It was 1999, and X somehow found his way onto my ICQ. I had no idea who he was in person (until two days later), but high school was all about meeting new people. We talked for hours every day – from everything like emo rock bands, Catholicism and faith, our crazy families, to wild dreams of what we would grow up to be (he did become a doctor, while I never became a lawyer who did fashion design / short-story writing on the side – literal – laugh out loud). He called my house every single day. My mom hated him. She thought he was my boyfriend. I thought he was my boyfriend, but he ended up dating my friend. I ended up dating someone else. Yes, I miss high school because it was that uncomplicated.
X to this day is probably the most intense individual I have ever met. It certainly makes sense since I found out he became a psychiatrist (and scarily enough, a psychiatrist at my hospital and re-hab centre – we have never crossed paths yet). He was intensely happy, and then suddenly intensely sad. Whenever he was angry at me, the friendship was immediately over, and he would stare at me with the most murderous eyes. A few days later, a middle friend would deliver me a letter telling me everything that I had done wrong. It would always end with the fact that I was not that friend who would “stand by him” through it all. When we were friends, our song was “We’re in This Together” by Nine Inch Nails. We would listen to it together on loop thinking we were going to be friends forever. To this day, it is still my favourite song (well, other than – Hurt, but that doesn’t help me with being suicidal).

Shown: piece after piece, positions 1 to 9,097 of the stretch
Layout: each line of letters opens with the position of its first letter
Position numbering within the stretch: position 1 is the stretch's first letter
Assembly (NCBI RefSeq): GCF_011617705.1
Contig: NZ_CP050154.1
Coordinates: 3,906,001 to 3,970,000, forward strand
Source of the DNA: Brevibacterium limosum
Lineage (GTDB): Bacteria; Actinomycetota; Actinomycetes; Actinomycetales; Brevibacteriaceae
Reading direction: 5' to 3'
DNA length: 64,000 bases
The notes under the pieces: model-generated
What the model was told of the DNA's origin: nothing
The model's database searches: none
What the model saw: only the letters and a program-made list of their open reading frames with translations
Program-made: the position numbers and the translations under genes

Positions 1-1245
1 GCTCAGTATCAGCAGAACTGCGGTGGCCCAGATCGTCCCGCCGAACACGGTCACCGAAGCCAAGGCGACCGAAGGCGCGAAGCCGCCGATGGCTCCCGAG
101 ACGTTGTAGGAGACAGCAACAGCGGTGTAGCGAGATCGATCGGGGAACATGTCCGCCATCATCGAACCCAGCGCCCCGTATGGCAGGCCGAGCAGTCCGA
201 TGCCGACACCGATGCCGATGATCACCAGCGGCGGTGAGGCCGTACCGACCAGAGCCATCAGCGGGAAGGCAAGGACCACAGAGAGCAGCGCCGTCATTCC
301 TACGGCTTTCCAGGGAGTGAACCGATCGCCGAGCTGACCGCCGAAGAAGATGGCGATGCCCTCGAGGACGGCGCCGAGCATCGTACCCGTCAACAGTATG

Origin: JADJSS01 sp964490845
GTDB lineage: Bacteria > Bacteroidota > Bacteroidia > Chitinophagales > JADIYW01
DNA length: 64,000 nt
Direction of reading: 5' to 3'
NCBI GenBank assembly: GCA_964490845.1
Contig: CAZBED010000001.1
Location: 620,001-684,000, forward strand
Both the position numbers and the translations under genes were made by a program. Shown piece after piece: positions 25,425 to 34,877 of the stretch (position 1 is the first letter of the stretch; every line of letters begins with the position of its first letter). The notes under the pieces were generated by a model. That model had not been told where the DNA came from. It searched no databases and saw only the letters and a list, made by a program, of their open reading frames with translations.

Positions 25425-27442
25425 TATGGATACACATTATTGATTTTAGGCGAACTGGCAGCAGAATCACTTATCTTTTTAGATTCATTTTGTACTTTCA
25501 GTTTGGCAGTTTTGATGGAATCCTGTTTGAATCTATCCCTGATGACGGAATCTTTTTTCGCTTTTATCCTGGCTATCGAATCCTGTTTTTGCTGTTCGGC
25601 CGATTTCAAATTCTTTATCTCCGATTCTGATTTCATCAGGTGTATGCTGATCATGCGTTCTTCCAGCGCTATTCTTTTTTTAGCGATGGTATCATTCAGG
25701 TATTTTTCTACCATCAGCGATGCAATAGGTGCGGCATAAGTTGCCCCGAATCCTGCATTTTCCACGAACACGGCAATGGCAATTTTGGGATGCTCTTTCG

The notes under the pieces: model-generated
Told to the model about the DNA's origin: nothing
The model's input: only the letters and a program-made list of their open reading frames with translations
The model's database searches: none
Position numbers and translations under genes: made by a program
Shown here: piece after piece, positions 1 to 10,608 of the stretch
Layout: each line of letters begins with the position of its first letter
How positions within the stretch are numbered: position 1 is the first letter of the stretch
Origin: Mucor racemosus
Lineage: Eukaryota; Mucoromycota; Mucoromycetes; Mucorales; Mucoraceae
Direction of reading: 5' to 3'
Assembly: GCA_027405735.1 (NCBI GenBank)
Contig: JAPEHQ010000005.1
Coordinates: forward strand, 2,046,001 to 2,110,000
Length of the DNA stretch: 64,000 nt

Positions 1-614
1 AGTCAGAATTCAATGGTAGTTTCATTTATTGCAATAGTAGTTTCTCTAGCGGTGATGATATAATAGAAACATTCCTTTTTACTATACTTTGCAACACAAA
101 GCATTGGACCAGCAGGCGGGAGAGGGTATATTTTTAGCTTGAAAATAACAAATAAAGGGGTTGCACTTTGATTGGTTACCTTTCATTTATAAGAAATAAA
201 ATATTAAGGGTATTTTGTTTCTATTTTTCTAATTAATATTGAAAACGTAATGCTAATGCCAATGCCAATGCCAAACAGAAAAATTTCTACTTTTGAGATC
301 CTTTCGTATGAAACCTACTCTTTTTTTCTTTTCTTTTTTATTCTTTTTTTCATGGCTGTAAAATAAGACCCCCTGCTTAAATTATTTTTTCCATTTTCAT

Somewhere along the way, I did something wrong. I had family issues, and confided in everyone but him. I got caught up in other people in my life, and when he was experiencing issues, I was not there for him in the capacity that I should have. We distanced ourselves, and barely talked. The final letter came, and for someone who was only in his teens, he wrote eloquently in a way that would literally break someone in pieces inside. It was literally to this day still one of the hardest letters I have ever had to read. I threw it away at one point when I moved out of my dad’s house. There was no point going back to read a letter that told me everything that was so head-crushing wrong with me, and how much I could disappoint another person. He psychoanalyzed me before he even became a psychiatrist. He psychoanalyzed me in a way perhaps nobody ever could because he understood me that much.
Sometimes, I wonder how it would be if after one of my suicide attempts, he would be the doctor to show up in the white room and ask me what’s wrong. It would certainly be ironic.
W and I were partnered in some assignments together. We had a good team dynamic and this lead to friendship. We would end up, in between getting things done, taking walks and talking for hours. W is wildly intelligent, and I always felt like I was learning from him. He inspired me, and I loved our conversations. Whether I was pissed or sad, he brought me back to positivity. Similar to X, I kind of felt alive when I talked to W. Similar to X actually, W was just as intense in conversation, and even in silence.